1969 FORTRAN IV version of BEFLIX. Kenneth C. Knowlton & Lorinda L. Cherry BTL MM-70-1371-4 “FORTRAN IV BEFLIX. Kenneth C. Knowlton and Lorinda L. Cherry, "FORTRAN IV BEFLIX", Proceedings of the Eighth Annual Meeting of the Users of Automatic Information Display Equipment (UAIDE), November 1969, pp. 411-431.
1970 Stereoscopic 3D joystick input and output display for the DDP-224 interactive computer system. A. Michael Noll BTL MM70-1234-10, “Real-Time Interactive Steroscopy,” December 11, 1970. A. Michael Noll, “Real-Time Interactive Steroscopy,” SID Journal (The Official Journal of the Society for Information Display), Vol. 1, No. 3, (September/October 1972), pp. 14-22.
1970 EXPLOR programming language for computer-generated movies. Kenneth C. Knowlton BTL TM70-1371-12 “EXPLOR – A Generator of Images from Explicit Patterns, Local Operations, and Randomness,” September 14, 1970. Kenneth C. Knowlton, "EXPLOR — A Generator of Images from EXplicit Patterns, Local Operations & Randomness," Proc. 9th Annual UAIDE Mtg., pp. 544-583 (1970).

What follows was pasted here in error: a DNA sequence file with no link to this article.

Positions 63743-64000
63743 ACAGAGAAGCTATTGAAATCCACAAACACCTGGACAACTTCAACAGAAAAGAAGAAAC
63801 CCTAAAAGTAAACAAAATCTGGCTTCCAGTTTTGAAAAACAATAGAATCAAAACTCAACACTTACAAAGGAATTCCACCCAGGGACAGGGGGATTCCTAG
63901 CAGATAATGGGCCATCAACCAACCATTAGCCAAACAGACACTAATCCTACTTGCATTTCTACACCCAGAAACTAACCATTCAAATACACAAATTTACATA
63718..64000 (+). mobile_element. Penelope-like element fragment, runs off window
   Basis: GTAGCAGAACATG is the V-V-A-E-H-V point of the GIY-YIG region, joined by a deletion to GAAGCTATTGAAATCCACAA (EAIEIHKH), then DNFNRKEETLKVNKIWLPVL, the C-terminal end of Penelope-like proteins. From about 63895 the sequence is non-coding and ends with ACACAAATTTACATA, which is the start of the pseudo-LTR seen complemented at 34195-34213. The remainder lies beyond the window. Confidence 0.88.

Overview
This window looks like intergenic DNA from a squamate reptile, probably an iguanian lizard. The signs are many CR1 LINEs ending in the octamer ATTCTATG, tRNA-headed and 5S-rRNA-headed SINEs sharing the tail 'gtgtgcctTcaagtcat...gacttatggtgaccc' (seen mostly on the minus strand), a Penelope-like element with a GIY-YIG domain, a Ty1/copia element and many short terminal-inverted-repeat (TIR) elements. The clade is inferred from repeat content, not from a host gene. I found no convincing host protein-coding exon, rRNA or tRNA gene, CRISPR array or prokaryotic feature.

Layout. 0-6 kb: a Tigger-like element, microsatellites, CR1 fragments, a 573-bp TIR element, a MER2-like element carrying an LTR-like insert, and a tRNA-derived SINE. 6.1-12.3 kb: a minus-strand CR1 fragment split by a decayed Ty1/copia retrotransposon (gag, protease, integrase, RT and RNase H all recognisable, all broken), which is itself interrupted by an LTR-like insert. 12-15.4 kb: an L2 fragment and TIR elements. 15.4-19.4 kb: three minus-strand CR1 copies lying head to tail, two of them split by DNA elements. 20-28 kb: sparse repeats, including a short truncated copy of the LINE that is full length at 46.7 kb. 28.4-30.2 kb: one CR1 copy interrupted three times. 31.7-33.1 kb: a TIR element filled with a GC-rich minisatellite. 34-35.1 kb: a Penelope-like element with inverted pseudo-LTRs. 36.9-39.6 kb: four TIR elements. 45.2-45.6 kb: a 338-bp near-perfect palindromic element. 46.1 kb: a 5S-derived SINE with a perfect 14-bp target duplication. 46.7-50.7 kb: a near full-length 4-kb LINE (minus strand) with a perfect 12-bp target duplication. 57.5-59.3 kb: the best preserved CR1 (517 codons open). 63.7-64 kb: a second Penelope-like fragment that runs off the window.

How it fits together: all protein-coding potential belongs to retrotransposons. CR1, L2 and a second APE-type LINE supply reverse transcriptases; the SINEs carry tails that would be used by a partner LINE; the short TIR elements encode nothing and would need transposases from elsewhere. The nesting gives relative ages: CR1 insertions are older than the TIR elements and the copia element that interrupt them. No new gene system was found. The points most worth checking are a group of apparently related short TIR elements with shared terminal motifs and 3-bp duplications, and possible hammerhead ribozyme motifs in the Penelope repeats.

1973 Proposal for real-time, interactive, color video system for the DDP-224 system A. Michael Noll BTL Memorandum for Record, “Proposal for an Interactive, On-Line Real-Time Motion, Scanned, Color Display System for the DDP-224 Computer,” December 3, 1973.
1975 FORTRAN version of EXPLOR for minicomputers. Kenneth C. Knowlton BTL MM75-1271-2, “MINI-EXPLOR – A FORTRAN Coded Version of the EXPLOR Language for Minicomputers. Kenneth C. Knowlton, “MINI-EXPLOR: a FORTRAN-coded version of the EXPLOR language for mini (and larger) computers,” ACM SIGGRAPH Computer Graphics, Vol. 9, No. 3 (Fall 1975), pp. 31-42.